Too Much Sport and Exercise For Our Kids?

12th February 2018

We should all be encouraging our kids to be fit and active, participating in sports is one of the best ways to help our children develop.


But sometimes kids can do too much activity, resulting in avoidable injuries.


Yes, there is such a thing as too much sport and exercise, which can place an unnatural burden on children’s developing bones and joints resulting in common overuse injuries. As parents, its useful to be aware of the concept of ‘load management’ for your active kids.


We should stop and think regularly – just how much physical activity is my child doing? Is it all running? Does it involve a lot of jumping? Has my child been repeatedly complaining of pain in a particular location?


Kids bones are constantly growing, which occurs at locations called ‘growth plates’. Overuse injuries are more prevalent during growth spurts, usually around early adolescence, and often involve growth plate areas.


Common areas of overuse injuries and pain include the knee, patella (or knee cap) and heel, also known as Osgood-Schlater Disease (knee), Sinding-Larsen Syndrome (patella) or Sever’s disease (heel).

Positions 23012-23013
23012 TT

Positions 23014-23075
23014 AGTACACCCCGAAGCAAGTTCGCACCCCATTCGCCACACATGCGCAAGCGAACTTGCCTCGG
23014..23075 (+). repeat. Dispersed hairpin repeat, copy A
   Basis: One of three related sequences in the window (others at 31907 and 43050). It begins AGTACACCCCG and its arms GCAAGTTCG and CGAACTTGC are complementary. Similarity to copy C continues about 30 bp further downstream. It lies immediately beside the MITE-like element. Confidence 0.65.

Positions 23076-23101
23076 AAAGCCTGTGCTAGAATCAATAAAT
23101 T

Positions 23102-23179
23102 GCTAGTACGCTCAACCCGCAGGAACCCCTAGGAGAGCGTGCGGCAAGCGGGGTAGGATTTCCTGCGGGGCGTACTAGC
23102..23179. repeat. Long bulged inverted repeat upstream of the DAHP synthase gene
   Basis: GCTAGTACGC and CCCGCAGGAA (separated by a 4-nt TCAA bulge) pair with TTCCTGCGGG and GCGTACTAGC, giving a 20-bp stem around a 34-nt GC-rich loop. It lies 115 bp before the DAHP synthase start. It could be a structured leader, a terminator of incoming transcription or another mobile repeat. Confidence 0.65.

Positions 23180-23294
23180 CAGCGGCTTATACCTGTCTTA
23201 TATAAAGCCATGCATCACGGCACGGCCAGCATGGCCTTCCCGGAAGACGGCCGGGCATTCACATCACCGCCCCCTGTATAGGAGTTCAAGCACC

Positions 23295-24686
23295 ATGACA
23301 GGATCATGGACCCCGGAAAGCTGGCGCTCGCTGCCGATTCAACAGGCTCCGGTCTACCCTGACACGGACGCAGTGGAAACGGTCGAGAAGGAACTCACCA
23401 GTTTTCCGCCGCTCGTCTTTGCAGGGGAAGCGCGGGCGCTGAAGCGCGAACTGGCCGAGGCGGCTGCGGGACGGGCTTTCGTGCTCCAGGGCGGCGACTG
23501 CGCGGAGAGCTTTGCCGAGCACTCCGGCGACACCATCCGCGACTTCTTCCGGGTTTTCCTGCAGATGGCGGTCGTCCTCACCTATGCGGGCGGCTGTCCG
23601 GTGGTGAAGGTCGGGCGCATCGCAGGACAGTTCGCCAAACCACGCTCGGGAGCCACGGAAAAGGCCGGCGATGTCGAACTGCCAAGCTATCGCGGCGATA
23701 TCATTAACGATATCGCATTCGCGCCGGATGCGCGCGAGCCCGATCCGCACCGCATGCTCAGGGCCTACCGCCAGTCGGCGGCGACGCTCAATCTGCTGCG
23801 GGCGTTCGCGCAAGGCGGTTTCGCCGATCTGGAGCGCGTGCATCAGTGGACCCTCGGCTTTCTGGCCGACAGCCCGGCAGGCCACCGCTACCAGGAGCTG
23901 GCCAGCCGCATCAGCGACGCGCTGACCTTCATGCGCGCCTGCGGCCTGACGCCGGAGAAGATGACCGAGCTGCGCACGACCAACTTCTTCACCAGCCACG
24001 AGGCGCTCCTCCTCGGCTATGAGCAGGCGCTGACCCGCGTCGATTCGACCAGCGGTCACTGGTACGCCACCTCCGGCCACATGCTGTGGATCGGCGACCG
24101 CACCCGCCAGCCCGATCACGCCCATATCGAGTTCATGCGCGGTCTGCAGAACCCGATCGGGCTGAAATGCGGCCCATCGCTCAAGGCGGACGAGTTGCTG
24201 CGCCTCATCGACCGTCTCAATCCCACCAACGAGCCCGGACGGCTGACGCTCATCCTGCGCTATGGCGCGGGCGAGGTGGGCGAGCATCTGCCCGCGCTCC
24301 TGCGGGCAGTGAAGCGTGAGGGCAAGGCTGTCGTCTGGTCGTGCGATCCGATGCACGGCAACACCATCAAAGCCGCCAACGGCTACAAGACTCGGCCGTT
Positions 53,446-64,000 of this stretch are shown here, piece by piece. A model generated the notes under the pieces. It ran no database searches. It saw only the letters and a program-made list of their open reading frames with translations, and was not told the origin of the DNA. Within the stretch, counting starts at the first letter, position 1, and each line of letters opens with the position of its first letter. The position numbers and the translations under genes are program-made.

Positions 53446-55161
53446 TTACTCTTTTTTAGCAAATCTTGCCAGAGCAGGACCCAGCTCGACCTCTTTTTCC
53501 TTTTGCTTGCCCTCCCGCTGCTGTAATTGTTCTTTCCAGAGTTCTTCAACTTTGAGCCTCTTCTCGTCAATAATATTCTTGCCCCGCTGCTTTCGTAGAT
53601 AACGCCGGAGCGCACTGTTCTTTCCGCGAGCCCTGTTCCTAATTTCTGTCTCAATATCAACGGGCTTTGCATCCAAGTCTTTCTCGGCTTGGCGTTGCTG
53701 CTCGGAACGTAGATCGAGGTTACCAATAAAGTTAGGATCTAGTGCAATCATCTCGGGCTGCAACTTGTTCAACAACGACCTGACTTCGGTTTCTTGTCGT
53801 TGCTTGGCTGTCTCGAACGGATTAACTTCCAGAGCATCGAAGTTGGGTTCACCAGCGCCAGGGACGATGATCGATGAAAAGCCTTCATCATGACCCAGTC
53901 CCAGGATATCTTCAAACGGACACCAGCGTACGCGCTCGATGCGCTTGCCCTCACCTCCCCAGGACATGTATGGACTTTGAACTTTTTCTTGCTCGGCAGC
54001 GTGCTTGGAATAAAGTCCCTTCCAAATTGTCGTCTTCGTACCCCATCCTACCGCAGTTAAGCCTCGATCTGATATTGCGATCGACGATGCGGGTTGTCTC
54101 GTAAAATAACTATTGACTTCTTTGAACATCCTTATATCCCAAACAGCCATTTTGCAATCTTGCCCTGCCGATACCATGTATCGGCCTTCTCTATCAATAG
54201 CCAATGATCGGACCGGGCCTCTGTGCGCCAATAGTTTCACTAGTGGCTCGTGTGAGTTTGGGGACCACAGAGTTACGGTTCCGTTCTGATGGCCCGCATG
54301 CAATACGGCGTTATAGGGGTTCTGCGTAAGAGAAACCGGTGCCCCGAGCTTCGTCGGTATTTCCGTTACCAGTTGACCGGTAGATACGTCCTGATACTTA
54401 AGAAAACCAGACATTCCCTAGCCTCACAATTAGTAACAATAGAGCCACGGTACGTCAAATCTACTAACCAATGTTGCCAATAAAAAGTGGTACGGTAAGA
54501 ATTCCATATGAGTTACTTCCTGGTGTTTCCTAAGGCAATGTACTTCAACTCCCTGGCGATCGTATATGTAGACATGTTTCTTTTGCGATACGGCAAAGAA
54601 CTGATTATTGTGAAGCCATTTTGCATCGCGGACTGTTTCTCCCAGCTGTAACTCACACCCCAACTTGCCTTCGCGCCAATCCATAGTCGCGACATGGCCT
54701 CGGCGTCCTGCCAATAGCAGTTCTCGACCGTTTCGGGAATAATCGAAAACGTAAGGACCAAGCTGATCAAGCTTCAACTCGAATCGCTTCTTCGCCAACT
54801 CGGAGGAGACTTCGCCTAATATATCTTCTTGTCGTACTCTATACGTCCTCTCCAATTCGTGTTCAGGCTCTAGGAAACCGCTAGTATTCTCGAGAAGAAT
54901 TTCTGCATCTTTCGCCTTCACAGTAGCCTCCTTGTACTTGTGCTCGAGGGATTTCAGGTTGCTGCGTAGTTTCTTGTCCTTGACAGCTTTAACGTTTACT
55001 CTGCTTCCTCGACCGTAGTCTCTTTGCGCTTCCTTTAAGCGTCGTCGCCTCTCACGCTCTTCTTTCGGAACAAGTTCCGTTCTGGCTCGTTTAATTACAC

What can we do?


Well, it’s useful to maintain a healthy level of awareness about your child’s sporting load. Other simple practices include making sure your child warms up properly and specifically for any intense jumping / running sports; introducing the concept of stretching to your child; ensure correct fitting footwear; and above all, encouraging good nutrition that will support them during their growth and activity, whilst always aiming to maintain a healthy weight.


When an overuse injury occurs, often a child is not required to cease sport altogether, and may just need modification of some activities or training. The goal should always be to keep your child as active as possible whilst improving pain.


As always, your friendly local doctor can help you with assessing those concerning child aches and pains, and help determine if load could be a factor, and how to manage it safely.

This article was written by Dr. Ben Grant and published in the Western Suburbs Weekly, 2018.

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